The 2016/17 amendment to section 110, the SPV (Special Purpose Vehicle) instrument that serves vulture funds so well, appears to have been written by the same people who would be the leading beneficiaries of the amendment.
Master of the High Court Edmund Honohan, when trying to woo Ming the Merciless (Luke Flanagan MEP) and some guests in Brussels recently, in the hope of getting the EU Commission to investigate anomalies in Ireland’s tax laws on a state aid angle, admitted that the whole thing is a complex mess and spent an hour trying to explain the mess.
I spent two hours trying to understand the mess he was explaining.
One of the problems with trying to understand the mess is that the language used by our representatives seems to be deliberately designed to fog everything, and succeeds admirably.
The mess is either a deliberately designed mess, even a sophisticated mess, or it is an unintentional mess. It is either genius or incompetence. Not even Honohan can be certain.
Honohan contrasts the language of Ireland’s legalese with EU legalese. EU legalese is designed to be simple, working towards clarity, this is its main concern; while Irish legalese seems designed to achieve the exact opposite.
This might well be a strategy to wear everyone down so that they won’t even bother trying to unravel the language knots and won’t discover things like the amendment of section 110 being written by those it favoured, who appear to have created a kind of club where you need €10million to join, and if you join you can be re-classified as a charity, making you tax free on property transactions.
Or the wording of a related amendment to the same instrument that allows the person making tax returns to define what is understood by “normal accounting practises”. Which seems to mean, you tell us what you think you owe us by your criteria and we’ll accept that.
The taoiseach says the amendment to section 110 was a way to get the economy moving via the property market. David McWilliams says that the same end could have been achieved via the credit unions. That there was no need to invite in vulture funds.
The section 110 instrument was once a relatively standardised securitisation instrument, designed to manage taxation in response to 24-hour banking made possible by the internet. It was nothing sinister.
But it went from being an innocent finance tool, to being a kind of rogue SPV as a result of the 2016 amendment. Honohan described the amended SPV as a kind of genetically modified SPV.
Prior to its metamorphosis, the section 110 SPV dealt only with abstract calculations in cyberspace. Now it was suddenly let loose in the real world, making drastic changes in physical reality, resulting in people being dumped from their homes and into hotels, enriching hoteliers, with the hotel bills being underwritten by the tax-payer, among whom no investment corporations exist; while the properties were re-rented or re-sold at enormous profit to investment corporations.
“We remind all States,” said a recent UN report, “that while gold is a commodity, housing is not, it’s a human right.”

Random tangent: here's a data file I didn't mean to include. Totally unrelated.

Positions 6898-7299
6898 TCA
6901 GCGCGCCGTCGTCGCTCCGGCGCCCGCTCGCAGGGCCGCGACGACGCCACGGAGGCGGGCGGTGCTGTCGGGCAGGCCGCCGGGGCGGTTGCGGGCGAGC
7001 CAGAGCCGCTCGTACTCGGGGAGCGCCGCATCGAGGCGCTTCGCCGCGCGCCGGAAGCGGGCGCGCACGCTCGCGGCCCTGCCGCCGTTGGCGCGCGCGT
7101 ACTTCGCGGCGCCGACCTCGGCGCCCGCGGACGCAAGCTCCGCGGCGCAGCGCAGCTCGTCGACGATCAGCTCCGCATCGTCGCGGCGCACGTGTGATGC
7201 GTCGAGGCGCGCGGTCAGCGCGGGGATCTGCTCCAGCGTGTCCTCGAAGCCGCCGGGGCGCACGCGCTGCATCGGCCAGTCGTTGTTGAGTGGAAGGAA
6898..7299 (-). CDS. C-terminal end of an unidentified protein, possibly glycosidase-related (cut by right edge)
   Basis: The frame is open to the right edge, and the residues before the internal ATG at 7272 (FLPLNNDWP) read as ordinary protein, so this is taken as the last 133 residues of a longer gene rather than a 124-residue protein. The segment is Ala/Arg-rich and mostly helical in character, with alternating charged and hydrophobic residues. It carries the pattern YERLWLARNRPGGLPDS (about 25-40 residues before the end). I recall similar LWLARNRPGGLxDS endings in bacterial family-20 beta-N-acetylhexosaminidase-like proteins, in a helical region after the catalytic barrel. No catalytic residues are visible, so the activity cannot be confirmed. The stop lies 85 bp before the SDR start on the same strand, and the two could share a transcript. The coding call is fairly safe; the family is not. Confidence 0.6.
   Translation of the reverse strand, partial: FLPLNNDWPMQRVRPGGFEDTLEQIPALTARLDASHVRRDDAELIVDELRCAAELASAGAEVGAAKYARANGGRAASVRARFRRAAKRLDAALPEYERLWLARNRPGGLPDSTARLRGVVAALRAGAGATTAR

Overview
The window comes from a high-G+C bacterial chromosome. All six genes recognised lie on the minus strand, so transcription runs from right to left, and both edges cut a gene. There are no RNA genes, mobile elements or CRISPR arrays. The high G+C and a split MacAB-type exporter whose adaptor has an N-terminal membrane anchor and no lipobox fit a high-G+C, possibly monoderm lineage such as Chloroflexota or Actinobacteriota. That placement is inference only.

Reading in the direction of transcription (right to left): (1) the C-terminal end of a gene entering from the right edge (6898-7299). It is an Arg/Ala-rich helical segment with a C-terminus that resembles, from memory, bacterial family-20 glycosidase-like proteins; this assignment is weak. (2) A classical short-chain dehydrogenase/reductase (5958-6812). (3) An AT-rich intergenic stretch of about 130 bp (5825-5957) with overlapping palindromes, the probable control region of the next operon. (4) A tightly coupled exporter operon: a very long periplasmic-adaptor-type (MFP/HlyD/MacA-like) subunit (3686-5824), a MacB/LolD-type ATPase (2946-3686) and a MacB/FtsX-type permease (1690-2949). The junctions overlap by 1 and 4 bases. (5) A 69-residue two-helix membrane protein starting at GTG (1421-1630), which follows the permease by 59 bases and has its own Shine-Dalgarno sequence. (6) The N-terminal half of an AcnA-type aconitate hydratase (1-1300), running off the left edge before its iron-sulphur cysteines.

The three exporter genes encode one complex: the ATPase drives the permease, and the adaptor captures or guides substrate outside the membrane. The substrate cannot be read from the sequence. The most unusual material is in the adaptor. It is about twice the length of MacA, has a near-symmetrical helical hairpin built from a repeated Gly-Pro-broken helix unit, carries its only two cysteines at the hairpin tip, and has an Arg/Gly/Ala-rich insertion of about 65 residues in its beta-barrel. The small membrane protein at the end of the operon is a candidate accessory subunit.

The taoiseach – the same man who declared to the Dáil that there is no such thing as a free house and who was recently corrected by the UN who declared that housing is a right – described the new window created in the 110 SPV as a “loophole” and promised to close it next Autumn. It has to wait for the Finance Act time of year to be closed.
It seems a major leakage of public money into the stratosphere is not enough to declare an emergency gathering to close the window. This in the same week that another Fine Gael minister talked about imposing fines for wasting water.
In the meantime, the loophole will continue to be exploited by the investment corporations/vulture funds, and whoever else happens to be in €+10m club, until the government gets it together to close the window..
They have lots to do in the meantime while lost revenue gurgles down the drain. They can be overseeing the Brexit mess with superior attitude; they can think about calling an election; they can take a summer recess; maybe attend a few summer schools; maybe some summer sporting events; maybe a high-profile pop concert for maximum feel-good PR exposure; take their hols…
The window in the 110 SPV isn’t actually a loophole. It was designed. The taoiseach said so, in the same statement in which he described it as a loophole.
It’s a kind of Schrodinger’s Cat of Irish tax law. It’s a loophole, but it isn’t. It’s a tax-break, but it isn’t. You’re a charity, but you’re not. It’s whatever you want. Here, you have €10million, write the legislation yourself! We’re all winners in this fine mess we’ve gotten us into!
The “loophole” was carefully designed to attract foreign investors to make a killing in the Irish property market in order to get the banks and the economy jump-started. It worked, by the simple expedient of allowing the banks to sell off bad mortgages to tax-free vulture funds who kicked out tenants in arrears and Presto! A new property bubble on the rise and Ireland is back in business.
Sure, there was some collateral damage. Like the 10,000 homeless, the hungry private renters, the underpaid, exploited and the new Irish emigrants away into exile with stars in their eyes because they can’t afford to rent a room here.
But hey! you can’t make an omelette without breaking a few eggs and it is clear from the stats that everything is working towards back-to-normal now.
And according to all the privatised carefully rigged surveys, with carefully framed questions to elicit only positive responses, less than 5% of the public (all thought to be cranks) admit to being unhappy with the government’s performance, and will be farmed out to some private entity shortly for psychological fixing for a mere few millions more of tax-payer’s money.
Eamonn Kelly is a freelance journalist, His column appears here monthly.